You don't need a lot of charcoal. And because they're built to move, they're perfect to bring on a camping trip or any other outdoor adventure.to achieve grillmaster-level results -- you can bring some serious heat with a small portable grill fueled by propane, electricity or
For city dwellers especially, but really for anyone without a big backyard, finding a portable grill that works for your limited space or heavily regulated home or apartment building can be tricky. There are many brands and portable grills to choose from. There are portable electric grills, to service folks who aren't allowed to use open flame, and packable grills, which fold into nothing more than a backpack to take hiking or camping. But there are also larger -- yet still portable -- models to take to the beach bungalow or on a group or family camping trip to enjoy freshly grilled meats and veggies anywhere.
In general, gas or propane models make the best portable grills. Charcoal is heavy and messy, and you might not always have access to electricity, especially if you're camping or spending a day in the park. But we tested popular portable gas, charcoal and electric grills on the market to find the best in each category and help you choose one that makes sense for your summer grilling plans.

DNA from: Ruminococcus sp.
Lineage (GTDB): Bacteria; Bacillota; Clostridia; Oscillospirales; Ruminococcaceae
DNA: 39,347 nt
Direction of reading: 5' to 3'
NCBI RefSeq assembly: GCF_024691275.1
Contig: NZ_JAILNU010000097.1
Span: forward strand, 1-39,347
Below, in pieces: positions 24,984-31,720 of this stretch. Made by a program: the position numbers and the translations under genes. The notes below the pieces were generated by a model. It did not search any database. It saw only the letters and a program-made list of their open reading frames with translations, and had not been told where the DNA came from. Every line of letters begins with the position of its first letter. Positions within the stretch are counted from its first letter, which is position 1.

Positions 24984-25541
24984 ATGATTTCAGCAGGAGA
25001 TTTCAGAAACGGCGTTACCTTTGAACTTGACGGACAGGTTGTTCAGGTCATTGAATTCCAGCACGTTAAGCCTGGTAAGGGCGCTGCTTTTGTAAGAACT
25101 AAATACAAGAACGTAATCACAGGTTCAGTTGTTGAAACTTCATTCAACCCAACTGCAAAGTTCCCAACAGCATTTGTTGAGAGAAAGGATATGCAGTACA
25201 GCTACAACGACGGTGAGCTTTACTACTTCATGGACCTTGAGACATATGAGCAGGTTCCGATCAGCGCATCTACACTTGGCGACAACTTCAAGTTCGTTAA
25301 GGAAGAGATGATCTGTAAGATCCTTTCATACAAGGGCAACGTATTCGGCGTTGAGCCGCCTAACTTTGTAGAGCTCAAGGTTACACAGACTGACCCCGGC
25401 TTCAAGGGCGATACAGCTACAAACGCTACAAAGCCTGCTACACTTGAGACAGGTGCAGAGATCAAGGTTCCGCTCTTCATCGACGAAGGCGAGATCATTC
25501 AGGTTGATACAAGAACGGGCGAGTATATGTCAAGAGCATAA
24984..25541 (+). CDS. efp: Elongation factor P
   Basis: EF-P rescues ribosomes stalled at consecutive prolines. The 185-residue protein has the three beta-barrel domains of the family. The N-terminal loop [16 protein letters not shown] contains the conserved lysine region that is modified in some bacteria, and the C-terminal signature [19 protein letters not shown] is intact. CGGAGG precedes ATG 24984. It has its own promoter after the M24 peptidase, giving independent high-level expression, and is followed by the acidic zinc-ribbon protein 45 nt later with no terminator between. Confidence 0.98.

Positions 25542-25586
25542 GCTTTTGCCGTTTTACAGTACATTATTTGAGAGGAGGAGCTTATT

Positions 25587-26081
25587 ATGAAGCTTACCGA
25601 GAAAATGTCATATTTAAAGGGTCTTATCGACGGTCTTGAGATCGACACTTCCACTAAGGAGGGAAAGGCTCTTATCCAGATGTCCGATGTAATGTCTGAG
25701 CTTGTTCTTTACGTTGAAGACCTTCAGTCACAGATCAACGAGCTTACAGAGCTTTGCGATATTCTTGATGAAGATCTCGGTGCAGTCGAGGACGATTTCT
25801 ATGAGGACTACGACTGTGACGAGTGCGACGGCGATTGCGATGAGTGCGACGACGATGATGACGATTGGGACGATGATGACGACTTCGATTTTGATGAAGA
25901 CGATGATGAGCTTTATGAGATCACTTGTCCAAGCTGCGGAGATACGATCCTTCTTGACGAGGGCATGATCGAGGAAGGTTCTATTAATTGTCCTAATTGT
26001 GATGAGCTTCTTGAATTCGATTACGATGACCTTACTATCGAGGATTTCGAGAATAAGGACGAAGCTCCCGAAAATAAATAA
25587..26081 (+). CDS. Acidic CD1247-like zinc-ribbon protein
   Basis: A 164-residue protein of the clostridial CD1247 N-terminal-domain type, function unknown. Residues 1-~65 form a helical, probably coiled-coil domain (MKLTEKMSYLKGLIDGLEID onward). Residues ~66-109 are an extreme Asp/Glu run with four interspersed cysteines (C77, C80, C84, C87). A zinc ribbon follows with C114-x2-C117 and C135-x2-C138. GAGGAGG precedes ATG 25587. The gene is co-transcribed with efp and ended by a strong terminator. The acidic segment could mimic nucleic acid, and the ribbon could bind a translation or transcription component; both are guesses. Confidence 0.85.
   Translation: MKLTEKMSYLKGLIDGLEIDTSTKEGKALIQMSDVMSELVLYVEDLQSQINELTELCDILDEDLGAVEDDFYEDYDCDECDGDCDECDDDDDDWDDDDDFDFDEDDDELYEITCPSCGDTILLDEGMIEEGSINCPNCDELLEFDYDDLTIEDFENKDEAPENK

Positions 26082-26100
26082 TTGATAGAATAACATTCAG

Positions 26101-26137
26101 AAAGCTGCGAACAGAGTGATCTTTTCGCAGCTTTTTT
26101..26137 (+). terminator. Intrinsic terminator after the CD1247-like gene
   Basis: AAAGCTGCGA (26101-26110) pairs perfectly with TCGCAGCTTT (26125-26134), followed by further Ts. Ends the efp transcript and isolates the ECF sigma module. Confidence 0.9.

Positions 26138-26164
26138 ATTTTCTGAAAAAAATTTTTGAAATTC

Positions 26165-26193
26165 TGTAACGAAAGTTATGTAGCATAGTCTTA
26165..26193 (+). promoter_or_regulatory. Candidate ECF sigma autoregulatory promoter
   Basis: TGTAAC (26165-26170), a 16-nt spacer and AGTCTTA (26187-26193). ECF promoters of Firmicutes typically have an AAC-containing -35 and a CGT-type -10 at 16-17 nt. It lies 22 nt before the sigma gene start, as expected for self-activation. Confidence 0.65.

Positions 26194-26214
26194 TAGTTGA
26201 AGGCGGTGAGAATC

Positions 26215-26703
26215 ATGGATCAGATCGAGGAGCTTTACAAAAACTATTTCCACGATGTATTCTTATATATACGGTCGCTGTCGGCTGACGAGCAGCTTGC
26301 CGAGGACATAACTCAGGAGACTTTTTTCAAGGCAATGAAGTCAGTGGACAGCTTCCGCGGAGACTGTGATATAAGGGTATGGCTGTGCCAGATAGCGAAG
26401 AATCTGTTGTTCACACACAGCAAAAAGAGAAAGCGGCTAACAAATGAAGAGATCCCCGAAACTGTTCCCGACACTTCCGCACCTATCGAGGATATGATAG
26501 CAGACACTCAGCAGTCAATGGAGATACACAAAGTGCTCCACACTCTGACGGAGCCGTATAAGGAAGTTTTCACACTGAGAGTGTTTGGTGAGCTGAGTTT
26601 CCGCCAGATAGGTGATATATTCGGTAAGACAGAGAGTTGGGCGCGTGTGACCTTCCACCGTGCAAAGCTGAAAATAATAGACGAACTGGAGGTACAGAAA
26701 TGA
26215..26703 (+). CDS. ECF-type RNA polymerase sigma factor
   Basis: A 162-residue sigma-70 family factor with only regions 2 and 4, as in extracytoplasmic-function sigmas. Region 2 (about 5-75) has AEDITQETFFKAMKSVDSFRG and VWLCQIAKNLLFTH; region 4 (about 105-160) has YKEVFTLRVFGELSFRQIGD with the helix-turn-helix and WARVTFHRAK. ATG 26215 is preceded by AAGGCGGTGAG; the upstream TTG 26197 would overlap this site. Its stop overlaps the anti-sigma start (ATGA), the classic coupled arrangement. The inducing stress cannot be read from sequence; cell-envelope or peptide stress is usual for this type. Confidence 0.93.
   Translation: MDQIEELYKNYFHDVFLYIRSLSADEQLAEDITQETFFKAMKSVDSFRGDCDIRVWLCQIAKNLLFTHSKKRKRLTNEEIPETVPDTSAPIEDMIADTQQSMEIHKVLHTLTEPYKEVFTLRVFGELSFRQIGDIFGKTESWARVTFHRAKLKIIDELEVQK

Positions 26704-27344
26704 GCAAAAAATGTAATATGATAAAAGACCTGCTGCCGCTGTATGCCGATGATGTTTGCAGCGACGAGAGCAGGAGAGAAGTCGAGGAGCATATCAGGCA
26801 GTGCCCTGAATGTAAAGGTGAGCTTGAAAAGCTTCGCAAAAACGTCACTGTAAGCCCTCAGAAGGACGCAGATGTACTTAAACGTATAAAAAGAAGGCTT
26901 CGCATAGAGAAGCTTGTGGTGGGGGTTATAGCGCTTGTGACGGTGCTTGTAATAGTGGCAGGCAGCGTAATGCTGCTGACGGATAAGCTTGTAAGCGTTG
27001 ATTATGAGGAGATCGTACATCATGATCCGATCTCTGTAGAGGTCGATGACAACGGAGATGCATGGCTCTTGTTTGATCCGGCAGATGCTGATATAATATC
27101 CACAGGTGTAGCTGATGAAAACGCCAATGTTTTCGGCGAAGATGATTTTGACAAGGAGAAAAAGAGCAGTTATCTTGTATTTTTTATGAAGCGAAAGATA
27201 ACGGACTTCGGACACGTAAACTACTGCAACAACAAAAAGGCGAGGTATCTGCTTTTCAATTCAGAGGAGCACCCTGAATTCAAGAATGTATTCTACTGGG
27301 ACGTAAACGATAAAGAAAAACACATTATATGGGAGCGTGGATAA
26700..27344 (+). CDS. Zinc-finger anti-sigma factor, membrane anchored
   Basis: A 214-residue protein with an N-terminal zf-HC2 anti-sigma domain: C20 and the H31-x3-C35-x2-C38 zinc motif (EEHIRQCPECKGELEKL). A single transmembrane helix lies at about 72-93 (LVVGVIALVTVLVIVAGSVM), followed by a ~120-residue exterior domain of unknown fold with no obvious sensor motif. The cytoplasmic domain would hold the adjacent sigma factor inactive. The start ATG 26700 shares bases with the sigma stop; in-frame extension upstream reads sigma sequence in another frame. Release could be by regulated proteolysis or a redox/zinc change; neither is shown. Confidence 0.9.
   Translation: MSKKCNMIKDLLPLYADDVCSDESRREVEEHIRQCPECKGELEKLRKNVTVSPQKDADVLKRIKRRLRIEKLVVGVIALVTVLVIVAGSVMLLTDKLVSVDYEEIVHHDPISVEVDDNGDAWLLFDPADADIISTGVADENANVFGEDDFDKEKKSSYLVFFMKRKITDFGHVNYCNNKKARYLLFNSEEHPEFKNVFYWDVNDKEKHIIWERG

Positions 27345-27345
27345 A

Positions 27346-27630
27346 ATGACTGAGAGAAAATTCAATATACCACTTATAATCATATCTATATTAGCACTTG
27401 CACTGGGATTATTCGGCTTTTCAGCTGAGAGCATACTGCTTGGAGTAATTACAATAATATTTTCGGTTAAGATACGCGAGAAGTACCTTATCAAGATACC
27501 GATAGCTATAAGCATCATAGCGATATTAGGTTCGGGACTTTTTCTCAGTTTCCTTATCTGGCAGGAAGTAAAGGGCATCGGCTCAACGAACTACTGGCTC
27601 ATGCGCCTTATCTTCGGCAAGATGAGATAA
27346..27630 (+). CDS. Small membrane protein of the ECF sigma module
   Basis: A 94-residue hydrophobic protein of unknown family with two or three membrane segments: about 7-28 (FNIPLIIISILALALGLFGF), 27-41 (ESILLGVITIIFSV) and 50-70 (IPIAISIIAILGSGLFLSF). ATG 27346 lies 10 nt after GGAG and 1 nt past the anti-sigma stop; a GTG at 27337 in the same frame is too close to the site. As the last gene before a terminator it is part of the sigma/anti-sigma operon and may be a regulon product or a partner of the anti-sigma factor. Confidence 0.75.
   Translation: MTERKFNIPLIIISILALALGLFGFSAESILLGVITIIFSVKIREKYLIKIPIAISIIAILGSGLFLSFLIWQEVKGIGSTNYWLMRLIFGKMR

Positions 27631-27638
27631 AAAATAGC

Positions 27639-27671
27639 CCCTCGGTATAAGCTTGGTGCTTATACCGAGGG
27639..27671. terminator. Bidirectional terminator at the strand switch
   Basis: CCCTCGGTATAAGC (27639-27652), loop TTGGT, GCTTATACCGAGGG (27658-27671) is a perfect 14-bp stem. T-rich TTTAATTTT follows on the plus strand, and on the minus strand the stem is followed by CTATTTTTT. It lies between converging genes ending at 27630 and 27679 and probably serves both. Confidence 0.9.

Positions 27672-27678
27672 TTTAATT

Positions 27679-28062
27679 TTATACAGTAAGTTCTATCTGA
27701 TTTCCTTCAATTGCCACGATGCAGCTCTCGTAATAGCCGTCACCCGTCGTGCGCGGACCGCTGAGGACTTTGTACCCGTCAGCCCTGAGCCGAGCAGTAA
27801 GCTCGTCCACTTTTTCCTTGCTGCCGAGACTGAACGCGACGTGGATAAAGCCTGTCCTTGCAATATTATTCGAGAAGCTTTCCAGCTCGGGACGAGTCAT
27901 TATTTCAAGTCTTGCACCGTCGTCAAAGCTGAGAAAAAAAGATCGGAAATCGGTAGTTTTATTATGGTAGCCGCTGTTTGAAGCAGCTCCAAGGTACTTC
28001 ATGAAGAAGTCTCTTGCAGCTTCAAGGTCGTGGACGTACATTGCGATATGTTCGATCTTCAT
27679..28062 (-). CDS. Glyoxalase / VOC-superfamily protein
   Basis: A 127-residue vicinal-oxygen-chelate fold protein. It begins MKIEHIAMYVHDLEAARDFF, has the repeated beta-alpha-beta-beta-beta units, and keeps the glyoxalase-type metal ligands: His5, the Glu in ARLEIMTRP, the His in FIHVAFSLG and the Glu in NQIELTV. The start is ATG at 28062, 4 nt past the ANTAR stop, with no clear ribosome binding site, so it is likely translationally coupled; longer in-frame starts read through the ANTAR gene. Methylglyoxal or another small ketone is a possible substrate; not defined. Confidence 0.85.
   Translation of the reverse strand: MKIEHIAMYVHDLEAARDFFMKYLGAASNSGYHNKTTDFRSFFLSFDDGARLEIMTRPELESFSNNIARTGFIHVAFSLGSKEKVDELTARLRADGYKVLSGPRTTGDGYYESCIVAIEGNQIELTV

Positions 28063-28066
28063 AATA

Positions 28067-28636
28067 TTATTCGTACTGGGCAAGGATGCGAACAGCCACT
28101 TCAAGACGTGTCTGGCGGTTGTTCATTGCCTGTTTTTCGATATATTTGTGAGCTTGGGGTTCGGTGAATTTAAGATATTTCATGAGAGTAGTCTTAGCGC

Considerations were put into total square inches of grilling space/capacity, how hot each grill got and how well it maintained that heat. We also evaluated the ease of assembly and overall sturdiness of each grill along with the quality of the frame and grill grates, once they were assembled. Finally, the ultimate test: We cooked a variety of meat, fish, meat substitutes and vegetables on each to see how the portable grills performed in their most critical of duties.
No matter how mobile your lifestyle, there is a great grill to make it that much tastier. Here are the best portable grills in 2021.